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Now Mental Health Patients Can Specify Their Care Before Hallucinations and Voices Overwhelm Them

Ariel Wolf, 25, has been hospitalized over 30 times since age 13, when she began cutting herself with razor blades. Her brain directed her to inflict injuries meeting “certain dimensions of width and depth and location on my body,” she said recently in a cafe near her home in Winston-Salem, accompanied by her service dog, Jubilee.

She’d slash her arms, elbows, shoulders and feet, photographing the wounds and sewing them up with fishing line. “By the time I got to 5,000, I was sitting in the bathroom all night, obsessively cutting,” she said. At 15, aiming to remove her appendix, she sliced a three-inch gash, stopping only when her mother came home.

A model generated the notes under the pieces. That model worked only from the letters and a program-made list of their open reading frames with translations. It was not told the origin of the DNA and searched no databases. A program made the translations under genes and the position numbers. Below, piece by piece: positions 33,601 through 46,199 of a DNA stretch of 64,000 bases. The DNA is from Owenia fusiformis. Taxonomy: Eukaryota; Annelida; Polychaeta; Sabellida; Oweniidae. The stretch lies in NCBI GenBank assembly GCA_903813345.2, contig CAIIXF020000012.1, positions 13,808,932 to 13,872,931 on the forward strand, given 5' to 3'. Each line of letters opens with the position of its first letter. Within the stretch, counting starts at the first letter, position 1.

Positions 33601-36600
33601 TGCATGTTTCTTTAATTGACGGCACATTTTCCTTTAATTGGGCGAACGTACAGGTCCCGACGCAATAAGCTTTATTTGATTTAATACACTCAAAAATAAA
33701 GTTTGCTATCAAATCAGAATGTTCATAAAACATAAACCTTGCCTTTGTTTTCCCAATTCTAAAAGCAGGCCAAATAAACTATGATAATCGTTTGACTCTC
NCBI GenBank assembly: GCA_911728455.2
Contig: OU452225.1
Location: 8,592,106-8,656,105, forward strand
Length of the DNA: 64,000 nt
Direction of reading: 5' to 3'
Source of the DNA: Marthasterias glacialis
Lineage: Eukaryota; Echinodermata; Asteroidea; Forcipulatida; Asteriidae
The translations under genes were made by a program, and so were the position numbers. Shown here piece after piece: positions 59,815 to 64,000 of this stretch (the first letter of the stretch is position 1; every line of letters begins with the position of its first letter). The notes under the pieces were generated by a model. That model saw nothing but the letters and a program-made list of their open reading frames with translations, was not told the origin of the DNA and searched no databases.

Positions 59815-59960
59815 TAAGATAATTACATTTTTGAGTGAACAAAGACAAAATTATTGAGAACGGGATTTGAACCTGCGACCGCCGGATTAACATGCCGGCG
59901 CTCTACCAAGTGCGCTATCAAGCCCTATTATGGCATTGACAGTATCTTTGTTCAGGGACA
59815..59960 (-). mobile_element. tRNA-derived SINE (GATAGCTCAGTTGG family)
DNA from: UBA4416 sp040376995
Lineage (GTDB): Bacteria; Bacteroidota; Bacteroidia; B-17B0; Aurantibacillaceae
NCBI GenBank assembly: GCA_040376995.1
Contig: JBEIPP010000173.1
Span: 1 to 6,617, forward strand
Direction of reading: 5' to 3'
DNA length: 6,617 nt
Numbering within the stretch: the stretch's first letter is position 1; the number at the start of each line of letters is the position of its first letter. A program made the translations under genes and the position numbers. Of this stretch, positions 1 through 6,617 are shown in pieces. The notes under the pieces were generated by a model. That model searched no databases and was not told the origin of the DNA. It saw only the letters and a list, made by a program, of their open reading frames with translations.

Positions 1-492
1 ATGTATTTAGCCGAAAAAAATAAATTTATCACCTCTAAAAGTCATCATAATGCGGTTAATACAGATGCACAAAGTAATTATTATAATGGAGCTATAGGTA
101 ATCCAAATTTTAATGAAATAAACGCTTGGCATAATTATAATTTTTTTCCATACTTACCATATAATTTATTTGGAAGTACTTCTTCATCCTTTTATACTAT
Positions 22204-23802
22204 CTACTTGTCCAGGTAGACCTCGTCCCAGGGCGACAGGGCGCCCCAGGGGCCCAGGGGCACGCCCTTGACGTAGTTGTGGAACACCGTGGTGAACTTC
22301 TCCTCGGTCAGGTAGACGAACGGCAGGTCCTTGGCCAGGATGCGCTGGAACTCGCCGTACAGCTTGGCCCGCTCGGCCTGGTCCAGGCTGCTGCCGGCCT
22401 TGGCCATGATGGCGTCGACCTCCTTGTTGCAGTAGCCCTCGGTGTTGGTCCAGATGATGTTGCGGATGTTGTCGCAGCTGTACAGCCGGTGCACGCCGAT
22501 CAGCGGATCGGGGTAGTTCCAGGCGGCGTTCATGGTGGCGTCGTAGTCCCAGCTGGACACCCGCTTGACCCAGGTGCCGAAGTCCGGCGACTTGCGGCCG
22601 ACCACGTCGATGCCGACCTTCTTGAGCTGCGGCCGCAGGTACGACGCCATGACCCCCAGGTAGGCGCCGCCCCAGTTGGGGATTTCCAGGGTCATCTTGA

At 17, during months of psychiatric hospitalization, Ms. Wolf, who has bipolar disorder with psychotic features, swallowed staples and shoved a paper clip into her thumb. But just before her birthday, she completed a directive, allowing her parents to participate in her care after she turned 18.

That helped save her, she said. Her parents communicated her directive’s preferences, including objections to electroconvulsive therapy and antipsychotic medications. Before having the document, she believes doctors sometimes considered her obstinate and forced treatment on her.

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